Round Four; Fantasy Flash Fiction: I’m not a big fan of flash fiction. For those who might be unfamiliar, flash fiction is basically just very short stories; typically, less than 1,000 words. For this prompt we were limited to 750. That’s tough for a genre like fantasy because, generally, if you want to do anything unique with fantasy you need to spend some time world building and establishing context… Which flash fiction doesn’t allow. So, instead you, kind of, have to rely on tropes; things which have been done before, concepts which your reader already understands. Elves, dwarves, dragons, knights, princesses, etc. It’s something I was reluctant to do.
Instead, I dipped my toes back into waters I’d explored in a previous AWR competition; a low-fantasy world-building exercise that I knew the judges were familiar with. I toyed with two or three different ideas but couldn’t bring any of them in under the world limit, and so, in the last few hours before the hard deadline, I cranked out about 250 words which could have been better and, arguably, might not have even qualified as fantasy.
My competition handled it much better and deserved the win.
Round Five; The Blurb: Round Five turned out to be a frustrating forfeit. In this round, each pair of competitors were given a blurb, like from the back of a novel, and tasked with writing the story it described. Mine took place immediately following World War 1, at the signing of the Treaty of Versailles; the character was a con-artist who had forged up documents for a country that didn’t exist with the end goal of becoming very rich from wartime reparations.
I had a lot of really good story elements to work with, including creating a deeper character than I think either of the judges cared about; but I couldn’t come up with an ending. Usually, when I write, I need to have an ending in mind before I start because, though I may not know how to get there, I at least need to know where I’m going.
Ultimately, though, I think I let the historical aspect of the story intimidate me. I spent days researching WWI and the Versailles Treaty in hopes that an ending would come to me based on historical circumstance. But ultimately the actual history just kept creating bigger and bigger roadblocks to a narrative which, as I apparently forgot, was supposed to be fiction.
I never actually got any word on paper.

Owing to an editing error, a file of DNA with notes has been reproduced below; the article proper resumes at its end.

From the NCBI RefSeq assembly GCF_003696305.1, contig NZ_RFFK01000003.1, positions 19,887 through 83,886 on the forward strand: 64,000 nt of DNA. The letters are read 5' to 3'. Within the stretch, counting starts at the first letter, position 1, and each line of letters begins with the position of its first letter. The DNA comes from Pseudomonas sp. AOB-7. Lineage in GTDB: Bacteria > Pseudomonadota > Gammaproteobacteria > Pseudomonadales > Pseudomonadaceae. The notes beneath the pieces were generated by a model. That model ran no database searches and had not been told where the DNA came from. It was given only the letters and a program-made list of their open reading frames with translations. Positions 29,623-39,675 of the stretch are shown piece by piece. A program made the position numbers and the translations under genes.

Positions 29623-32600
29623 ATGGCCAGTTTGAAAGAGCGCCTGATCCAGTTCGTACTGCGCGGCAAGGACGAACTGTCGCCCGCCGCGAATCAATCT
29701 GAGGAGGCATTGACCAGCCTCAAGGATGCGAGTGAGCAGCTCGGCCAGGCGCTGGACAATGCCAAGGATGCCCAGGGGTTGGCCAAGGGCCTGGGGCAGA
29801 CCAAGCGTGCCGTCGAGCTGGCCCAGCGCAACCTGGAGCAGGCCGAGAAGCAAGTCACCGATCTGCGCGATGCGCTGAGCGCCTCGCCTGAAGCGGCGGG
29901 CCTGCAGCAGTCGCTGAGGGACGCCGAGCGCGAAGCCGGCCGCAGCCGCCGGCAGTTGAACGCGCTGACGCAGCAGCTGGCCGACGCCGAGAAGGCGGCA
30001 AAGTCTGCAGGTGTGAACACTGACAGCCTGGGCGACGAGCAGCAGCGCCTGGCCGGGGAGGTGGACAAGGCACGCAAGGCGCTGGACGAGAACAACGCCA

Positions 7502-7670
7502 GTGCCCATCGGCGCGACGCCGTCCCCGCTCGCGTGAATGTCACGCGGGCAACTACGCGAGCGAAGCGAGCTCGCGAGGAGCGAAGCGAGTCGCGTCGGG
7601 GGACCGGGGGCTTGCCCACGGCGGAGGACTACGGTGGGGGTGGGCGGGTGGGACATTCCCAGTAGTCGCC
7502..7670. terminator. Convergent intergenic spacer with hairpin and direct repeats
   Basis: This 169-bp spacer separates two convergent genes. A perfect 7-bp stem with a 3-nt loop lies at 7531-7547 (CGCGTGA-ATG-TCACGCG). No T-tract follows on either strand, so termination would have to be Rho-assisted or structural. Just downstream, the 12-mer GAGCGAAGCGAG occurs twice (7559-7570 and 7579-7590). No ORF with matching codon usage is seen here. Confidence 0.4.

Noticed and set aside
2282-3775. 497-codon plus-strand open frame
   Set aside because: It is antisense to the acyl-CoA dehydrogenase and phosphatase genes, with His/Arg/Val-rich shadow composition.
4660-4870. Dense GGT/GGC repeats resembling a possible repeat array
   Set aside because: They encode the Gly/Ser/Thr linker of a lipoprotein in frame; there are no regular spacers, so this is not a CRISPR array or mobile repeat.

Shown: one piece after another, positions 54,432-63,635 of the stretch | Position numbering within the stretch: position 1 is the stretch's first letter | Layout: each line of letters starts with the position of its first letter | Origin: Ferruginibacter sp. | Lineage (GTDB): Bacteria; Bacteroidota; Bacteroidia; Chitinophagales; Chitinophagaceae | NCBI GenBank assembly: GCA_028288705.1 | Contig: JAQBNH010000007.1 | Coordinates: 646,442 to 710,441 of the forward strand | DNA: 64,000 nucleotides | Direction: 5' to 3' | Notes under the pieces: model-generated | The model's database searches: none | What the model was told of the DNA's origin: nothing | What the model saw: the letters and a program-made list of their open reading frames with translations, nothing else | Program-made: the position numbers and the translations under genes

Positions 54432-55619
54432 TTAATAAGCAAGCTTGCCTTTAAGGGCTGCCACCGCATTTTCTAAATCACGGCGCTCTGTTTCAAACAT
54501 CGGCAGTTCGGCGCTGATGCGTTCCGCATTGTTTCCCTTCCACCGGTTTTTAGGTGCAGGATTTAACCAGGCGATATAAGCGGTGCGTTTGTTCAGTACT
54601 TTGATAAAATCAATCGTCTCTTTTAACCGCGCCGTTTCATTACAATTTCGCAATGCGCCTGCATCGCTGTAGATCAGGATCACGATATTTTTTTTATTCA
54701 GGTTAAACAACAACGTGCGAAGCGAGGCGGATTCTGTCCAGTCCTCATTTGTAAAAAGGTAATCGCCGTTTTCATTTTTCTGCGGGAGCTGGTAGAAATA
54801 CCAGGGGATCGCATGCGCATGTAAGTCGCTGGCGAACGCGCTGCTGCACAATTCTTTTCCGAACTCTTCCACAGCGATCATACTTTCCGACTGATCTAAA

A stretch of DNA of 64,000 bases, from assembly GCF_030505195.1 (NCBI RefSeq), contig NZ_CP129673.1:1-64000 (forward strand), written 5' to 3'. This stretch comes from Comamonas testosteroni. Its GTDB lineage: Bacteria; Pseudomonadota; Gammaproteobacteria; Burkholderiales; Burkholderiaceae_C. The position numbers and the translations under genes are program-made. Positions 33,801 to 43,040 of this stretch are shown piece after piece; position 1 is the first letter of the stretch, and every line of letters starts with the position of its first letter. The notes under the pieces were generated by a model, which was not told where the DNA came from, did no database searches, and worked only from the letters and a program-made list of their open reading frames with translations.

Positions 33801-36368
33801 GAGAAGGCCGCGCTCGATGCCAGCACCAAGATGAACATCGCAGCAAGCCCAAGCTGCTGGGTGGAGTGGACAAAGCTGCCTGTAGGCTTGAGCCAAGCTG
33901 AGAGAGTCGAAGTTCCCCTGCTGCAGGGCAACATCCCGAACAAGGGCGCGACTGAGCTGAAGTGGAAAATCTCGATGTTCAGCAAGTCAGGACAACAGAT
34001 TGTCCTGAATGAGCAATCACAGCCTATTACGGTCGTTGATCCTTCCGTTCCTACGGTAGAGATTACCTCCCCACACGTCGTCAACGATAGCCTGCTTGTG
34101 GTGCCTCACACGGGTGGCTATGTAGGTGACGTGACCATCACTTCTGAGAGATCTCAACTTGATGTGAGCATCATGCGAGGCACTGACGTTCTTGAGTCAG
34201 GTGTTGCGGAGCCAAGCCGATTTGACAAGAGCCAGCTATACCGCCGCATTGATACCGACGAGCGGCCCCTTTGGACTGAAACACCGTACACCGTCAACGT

Round Six; Dialogue: Coming off of Round Five’s frustrations, Round Six was a welcome reprieve. The prompt was dialogue only. No tags, no narrative exposition, just dialogue… on the subject of sex.
I like dialogue. In life I love talking to people, especially new people. I don’t think that’s often effectively communicated because I dislike small talk, but if we can get past that, I absolutely love a good conversation and/or debate. Similarly, I like writing conversations; I like the nuance of word choice, the sloppy punctuation, the pacing and pausing… All of it.
In fact, think in most of my stories the narrative prose tends to work as a framework to support the critical dialogue which actually drives the story. Getting to do away with all that framework and get right to the meat of things was great.
The trick, though, when writing dialogue without being able to use tags to designate who is talking and when, is to make sure all parties have a unique voice. Choice words they use, or punctuation patterns. I challenged myself by trying to make the conversation three-way, using subtle context clues to denote who is talking and when. I played with some retro-active context which, hopefully, works out for the reader… I just posted the finished product last night and haven’t received judgement on it, so we’ll see.
Anyway, my current record is 2 Wins, 3 Losses… Thanks to sloppy pacing, being lazy, and being intimidated by the subject. Hopefully Round Six will bring me to 3 – 3, and Round Seven up to 4 – 3. My chances of winning this thing are gone, but over all, it feels good to be actually getting some writing done again.